(h) and (g).
In 1979, the General Assembly amended the 1969 Act by, among other things, enacting Code Ann. 84-5112 (g) [OCGA 44-3-141
(g)], which provided: "If the perpetual care [i.e., irrevocable] trust fund has not been set up as required, the assets of the company may be seized and sold by the State under orders of the court to the extent necessary to provide said perpetual care trust fund and set up the same. In addition, where the certificate of registration has been revoked, the whole company property may be ordered sold after the perpetual care trust fund has been set up, so that the purchaser of the cemetery may continue to operate the same and maintain it under the terms of this Act." The 1979 Act became effective April 17, 1979. Ga. L. 1979, pp. 1305, 1311.
With the enactment of the 1983 Act, OCGA 44-3-141
(g) was repealed and superseded by OCGA 44-3-143
(d), which provides: "In any civil proceeding brought under this Code section, if the Secretary of State shall establish that a perpetual care trust fund or preneed escrow account has not been established and maintained as required, the assets of the cemetery, cemetery company, or preneed dealer may be seized and sold by the state under orders of the court to the extent necessary to provide said perpetual care trust fund or preneed escrow account and set up same. In addition, where the certificate of registration has been revoked, the whole company property may be ordered sold after the perpetual care trust fund and preneed escrow account have been established so that the purchaser of the cemetery may continue to operate the same and maintain it under the terms of this article."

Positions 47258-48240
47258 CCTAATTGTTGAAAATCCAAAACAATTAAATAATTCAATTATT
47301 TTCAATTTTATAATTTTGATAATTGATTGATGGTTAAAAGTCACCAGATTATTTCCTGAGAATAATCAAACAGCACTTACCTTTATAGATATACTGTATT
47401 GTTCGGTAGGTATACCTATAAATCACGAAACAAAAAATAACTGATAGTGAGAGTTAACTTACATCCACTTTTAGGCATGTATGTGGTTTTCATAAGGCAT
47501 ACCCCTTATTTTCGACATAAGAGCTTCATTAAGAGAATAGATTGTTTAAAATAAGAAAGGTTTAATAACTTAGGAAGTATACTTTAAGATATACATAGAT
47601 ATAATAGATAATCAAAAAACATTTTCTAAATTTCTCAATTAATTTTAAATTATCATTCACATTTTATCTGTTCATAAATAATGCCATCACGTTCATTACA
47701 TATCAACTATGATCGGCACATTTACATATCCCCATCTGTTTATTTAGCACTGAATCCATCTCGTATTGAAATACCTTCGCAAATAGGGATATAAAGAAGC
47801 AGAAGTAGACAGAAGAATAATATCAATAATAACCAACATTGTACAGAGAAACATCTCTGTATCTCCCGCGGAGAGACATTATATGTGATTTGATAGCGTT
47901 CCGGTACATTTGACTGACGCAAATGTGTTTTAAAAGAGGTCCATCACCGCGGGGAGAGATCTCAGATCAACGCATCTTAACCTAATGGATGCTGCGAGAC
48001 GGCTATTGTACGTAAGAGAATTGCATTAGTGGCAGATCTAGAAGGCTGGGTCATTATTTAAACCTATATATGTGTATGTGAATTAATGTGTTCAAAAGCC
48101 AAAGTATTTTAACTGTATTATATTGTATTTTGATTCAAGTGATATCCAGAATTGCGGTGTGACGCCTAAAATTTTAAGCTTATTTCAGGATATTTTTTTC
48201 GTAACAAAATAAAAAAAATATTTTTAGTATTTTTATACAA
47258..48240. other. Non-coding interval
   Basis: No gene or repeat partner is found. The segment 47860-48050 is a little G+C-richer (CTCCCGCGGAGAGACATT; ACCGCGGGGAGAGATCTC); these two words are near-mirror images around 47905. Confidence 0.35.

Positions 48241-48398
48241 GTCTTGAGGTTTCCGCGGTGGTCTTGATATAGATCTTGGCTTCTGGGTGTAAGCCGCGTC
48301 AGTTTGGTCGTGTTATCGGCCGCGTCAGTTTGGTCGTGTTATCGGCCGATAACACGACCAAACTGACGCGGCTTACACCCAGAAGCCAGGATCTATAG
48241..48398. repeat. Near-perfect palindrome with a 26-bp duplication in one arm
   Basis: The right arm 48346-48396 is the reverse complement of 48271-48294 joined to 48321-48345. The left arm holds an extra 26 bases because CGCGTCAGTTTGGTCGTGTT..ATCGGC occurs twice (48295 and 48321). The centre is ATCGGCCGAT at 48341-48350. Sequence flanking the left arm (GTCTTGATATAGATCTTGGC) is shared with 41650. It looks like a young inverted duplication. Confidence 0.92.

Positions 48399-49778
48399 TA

Thus, the 1979 Act authorized the Secretary, by an equity action in part in rem to seize and sell the assets of a cemetery company in order to provide and set up a perpetual care trust fund. The 1983 Act extended this authorization to preneed escrow accounts.
In 1986, the State filed such a complaint upon relation of the Secretary of State against Restlawn Memory Gardens, Inc., Marc Bluestein, and Harry Connolly.